Since no vendor has any legal claim to any particular spot, its all about respect. Its one thing to encourage vendors to respect each other’s spots, but what do you do when someone doesn’t listen? Last week, a group of SVP members (left) paid a visit to a supposed bad-apple vendor, to encourage him to keep a respectful distance from vendors who had spent years building up their spots. And you know what? He turned out to be a pretty nice guy. Here’s to all vendors working together in peace!
There will never be a lack of brick-and-mortar businesses complaining about “unfair competition” from street vendors. Whether its Korean green grocers in the outer boroughs or Business Improvement Districts in Washington Heights, store-based merchants love to use their power against their less-developed neighbors selling from tables, carts or trucks.
But you know what? We’re sick of it. They can make any claim they want, but every bit of research shows that vendors do not compete with brick-and-mortar merchants. From now on, any journalist that presents the tired, “store owners said this, vendors said that” story without citing the available research on the matter is not doing their job. So, here it is: scholarly proof that vendors do not compete with brick-and-mortar merchants. The vendors rest. Thank you.
All street vendors are heroes, but only very few get recognized for it. Sometimes they save a city from likely calamity and end up getting phone calls from President Obama. Other times they see something, say something, and it turns out to be false alarm, like this guy near Fordham University yesterday. Sometimes they rescue pigeons.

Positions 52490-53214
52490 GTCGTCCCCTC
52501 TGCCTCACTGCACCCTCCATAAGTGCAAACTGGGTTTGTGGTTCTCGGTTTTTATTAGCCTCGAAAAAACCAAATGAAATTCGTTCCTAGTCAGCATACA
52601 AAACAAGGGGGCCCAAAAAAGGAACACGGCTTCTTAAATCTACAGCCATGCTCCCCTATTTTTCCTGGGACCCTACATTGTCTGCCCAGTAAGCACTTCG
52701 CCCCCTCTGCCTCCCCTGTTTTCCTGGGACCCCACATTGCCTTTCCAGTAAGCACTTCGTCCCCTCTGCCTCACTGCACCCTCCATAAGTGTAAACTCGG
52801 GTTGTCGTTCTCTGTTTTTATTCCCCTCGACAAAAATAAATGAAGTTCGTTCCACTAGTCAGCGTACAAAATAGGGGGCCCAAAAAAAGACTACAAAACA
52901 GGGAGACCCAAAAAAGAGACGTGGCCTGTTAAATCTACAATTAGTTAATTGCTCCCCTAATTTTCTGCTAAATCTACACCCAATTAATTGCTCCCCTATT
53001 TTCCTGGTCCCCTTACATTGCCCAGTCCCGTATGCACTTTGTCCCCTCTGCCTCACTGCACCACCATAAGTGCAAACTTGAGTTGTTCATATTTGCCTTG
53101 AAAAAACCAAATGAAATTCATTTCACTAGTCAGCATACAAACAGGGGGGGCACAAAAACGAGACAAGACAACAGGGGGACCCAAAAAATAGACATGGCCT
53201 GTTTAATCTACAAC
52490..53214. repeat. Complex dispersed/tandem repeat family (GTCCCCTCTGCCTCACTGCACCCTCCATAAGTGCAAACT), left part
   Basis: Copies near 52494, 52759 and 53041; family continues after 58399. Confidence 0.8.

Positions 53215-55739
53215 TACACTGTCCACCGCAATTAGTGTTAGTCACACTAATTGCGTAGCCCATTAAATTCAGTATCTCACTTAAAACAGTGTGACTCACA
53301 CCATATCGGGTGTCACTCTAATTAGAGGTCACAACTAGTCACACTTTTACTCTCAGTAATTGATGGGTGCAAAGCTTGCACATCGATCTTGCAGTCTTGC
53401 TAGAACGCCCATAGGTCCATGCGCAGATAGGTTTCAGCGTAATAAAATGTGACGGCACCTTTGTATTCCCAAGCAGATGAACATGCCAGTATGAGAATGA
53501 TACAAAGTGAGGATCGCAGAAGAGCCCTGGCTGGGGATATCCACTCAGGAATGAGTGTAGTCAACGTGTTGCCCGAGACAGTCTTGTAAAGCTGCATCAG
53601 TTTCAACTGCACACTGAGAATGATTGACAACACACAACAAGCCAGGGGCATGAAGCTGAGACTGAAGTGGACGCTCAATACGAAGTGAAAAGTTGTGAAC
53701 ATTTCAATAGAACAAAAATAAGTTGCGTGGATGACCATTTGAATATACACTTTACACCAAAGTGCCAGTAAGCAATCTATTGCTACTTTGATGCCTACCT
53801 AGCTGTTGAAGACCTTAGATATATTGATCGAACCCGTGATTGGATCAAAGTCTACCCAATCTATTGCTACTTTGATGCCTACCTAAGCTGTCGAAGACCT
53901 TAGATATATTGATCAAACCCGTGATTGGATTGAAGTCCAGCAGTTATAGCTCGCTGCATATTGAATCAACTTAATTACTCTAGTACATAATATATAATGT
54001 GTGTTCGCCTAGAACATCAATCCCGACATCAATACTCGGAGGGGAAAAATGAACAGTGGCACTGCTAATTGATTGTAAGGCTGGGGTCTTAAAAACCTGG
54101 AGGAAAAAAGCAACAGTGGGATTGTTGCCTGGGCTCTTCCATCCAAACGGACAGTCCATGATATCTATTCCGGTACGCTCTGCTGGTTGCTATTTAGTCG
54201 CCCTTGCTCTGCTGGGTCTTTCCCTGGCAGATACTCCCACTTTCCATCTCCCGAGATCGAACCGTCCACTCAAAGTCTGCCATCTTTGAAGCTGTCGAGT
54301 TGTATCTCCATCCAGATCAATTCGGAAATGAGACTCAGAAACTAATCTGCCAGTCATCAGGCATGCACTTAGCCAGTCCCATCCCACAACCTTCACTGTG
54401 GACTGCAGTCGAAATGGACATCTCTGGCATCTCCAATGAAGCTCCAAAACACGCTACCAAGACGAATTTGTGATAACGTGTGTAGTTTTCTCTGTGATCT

Whatever it is, SVP is working to get vendors recognized for their overall heroism, which is why we’ll have a non-culinary award category at this year’s Vendy Awards, as we discussed recently on radio here and in print here. Now go nominate your favorite vendor here.
While there are only (!) about ten thousand street vendors in New York City, there are millions around the world. SVP plays a role in the worldwide vendors’ movement through our proud affiliation with StreetNet International.
And we don’t stop there. Last week, we held a vigil at City Hall to honor Mohamed Bouazizi, the Tunisian fruit vendor whose reponse to police abuse was tragic — he set himself on fire. His martyrdom led to revolution in the Middle East and made him a hero around the world.
Standing around a fruit cart, SVP members held candles and gave moving tributes to Bouazizi, punctuated by shouts of “Vendor Power” in various languages. As if on cue, a Tunisian tourist walked up and spoke. It was a poignant tribute. Look at the pictures here and read the Daily News article here.